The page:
During 1946, several "teaser" ads appeared in trade journals, accompanied in some cases by photographs of a prototype Willys sedan. Fortune magazine, catering then, as now, to the carriage trade, carried a description of the new car, supposedly intended for 1947 introduction.
This new Willys-that-was-not-to-be promised, thanks largely to the genius of Barney Roos, to be a very interesting automobile. It wasn't particularly long on good looks. Some observers, in fact, found it downright homely, which perhaps explains why Willys was quick to note that the front-end styling of the prototype was subject to change.
Company president Jim Mooney, a recent recruit from General Motors, defended the new model's conservative appearance in a statement that represented a sharp departure from the typical GM philosophy: "We'll not get out a trick or miracle car," Mooney declared in a shy, smooth voice. "It will be stylish without pretending to be fashionable. We think a car is too expensive an item to follow ever changing fashions....The average family can't take it very long if you go on creating false obsolescence in their cars."
There was nothing unusual about the dimensions of the proposed new Willys. A wheelbase of 104 inches was announced -- same as the prewar Americar. A standard tread was used, again like the Americar.
But there was to be a brand new engine, the first six cylinder to be offered by Willys-Overland since 1932 -- and at 148.5 cubic inches the smallest six then available in this country. Rated at 72 horsepower, the new mill was projected to weigh only five pounds more than the 63-horsepower Willys four.
One of Barney Roos's primary objectives in the design of the stillborn postwar Willys was to endow it with comfortable seating and an easy ride. Given the technology of the time, one would not have expected to find these qualities in a light (under 2,500 pound), short-wheelbase automobile.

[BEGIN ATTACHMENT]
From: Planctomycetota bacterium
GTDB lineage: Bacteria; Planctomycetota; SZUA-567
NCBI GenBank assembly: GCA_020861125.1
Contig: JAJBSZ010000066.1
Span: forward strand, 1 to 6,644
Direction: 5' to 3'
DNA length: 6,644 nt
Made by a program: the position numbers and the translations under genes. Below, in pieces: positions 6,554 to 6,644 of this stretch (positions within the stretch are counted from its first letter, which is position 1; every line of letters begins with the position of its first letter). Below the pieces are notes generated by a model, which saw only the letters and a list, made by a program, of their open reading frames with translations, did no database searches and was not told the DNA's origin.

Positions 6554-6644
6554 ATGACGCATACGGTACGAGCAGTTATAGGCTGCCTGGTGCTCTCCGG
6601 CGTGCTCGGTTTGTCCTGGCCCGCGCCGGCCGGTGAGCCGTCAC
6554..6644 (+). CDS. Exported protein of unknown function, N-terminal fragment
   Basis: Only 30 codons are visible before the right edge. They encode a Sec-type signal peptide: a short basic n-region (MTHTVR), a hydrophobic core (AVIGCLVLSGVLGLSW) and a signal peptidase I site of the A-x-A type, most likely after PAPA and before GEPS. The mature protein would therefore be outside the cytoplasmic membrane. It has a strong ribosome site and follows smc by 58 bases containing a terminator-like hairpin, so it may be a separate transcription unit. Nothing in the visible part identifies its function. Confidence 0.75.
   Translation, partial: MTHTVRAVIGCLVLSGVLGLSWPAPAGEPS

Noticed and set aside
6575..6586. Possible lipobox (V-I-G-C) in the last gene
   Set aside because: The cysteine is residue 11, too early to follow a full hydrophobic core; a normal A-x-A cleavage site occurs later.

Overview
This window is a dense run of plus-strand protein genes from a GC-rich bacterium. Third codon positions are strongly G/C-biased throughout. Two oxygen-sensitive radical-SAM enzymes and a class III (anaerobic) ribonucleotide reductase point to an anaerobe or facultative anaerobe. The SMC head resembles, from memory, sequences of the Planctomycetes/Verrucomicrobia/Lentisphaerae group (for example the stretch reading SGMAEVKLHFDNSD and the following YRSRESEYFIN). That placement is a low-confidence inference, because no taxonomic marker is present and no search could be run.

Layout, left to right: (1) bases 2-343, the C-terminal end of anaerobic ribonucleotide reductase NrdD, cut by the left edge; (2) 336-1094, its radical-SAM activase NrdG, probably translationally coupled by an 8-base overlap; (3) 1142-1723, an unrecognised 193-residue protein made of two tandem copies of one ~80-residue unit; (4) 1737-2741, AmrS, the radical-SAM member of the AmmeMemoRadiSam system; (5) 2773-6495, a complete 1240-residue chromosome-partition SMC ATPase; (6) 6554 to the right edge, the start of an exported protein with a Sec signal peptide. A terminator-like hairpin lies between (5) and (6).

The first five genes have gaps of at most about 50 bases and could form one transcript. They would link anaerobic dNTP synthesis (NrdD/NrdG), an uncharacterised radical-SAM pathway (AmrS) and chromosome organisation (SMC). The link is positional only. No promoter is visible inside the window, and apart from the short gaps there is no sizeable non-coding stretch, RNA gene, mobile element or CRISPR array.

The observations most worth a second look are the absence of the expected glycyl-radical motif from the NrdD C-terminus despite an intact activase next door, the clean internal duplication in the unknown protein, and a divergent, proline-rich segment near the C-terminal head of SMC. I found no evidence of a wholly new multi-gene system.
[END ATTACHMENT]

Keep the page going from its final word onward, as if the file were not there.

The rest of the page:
Roos, in a departure from tradition, solved the problem by designing the little car with independent suspension all around, a concept that wouldn't come into widespread use for more than a generation. Up front he employed a system similar to the "Planar" suspension he had developed for Studebaker back in the 1930s. A German-style swing axle was used at the rear.
For seating comfort, the new Willys prototype used chair-height seats (three abreast in front, two in the rear), providing ample leg room. Floors were recessed, after the fashion of the 1948 "Step-down" Hudson, giving plenty of head room while retaining a low profile.
A two-door configuration was planned, supposedly because the 104-inch wheelbase was too short for four doors. The doors were unusually wide, and a pivot arrangement under the right-front seat made for easy entry and egress. Probably the real reason for the two-door layout had to do with minimizing tooling costs, since a coupe and even a convertible could be produced from the same stampings.
Of course, this intriguing, highly advanced little automobile was never produced. Perhaps Willys was having trouble, as Brooks Stevens has hinted, finding someone to build the bodies, given the constraints of the postwar world.
Or possibly it was just that the factory was busy beyond anyone's expectations, building the Jeep and its various derivatives. Maybe the industry-wide shortage of sheet steel had something to do with the matter. Whatever the reason, the car would soon be forgotten, and several years later Willys would release the handsome Aero-Willys.
For more information on Jeeps, see:
- History of Jeep
- Consumer Guide New Jeep Prices and Reviews
- Consumer Guide Used Jeep Prices and Reviews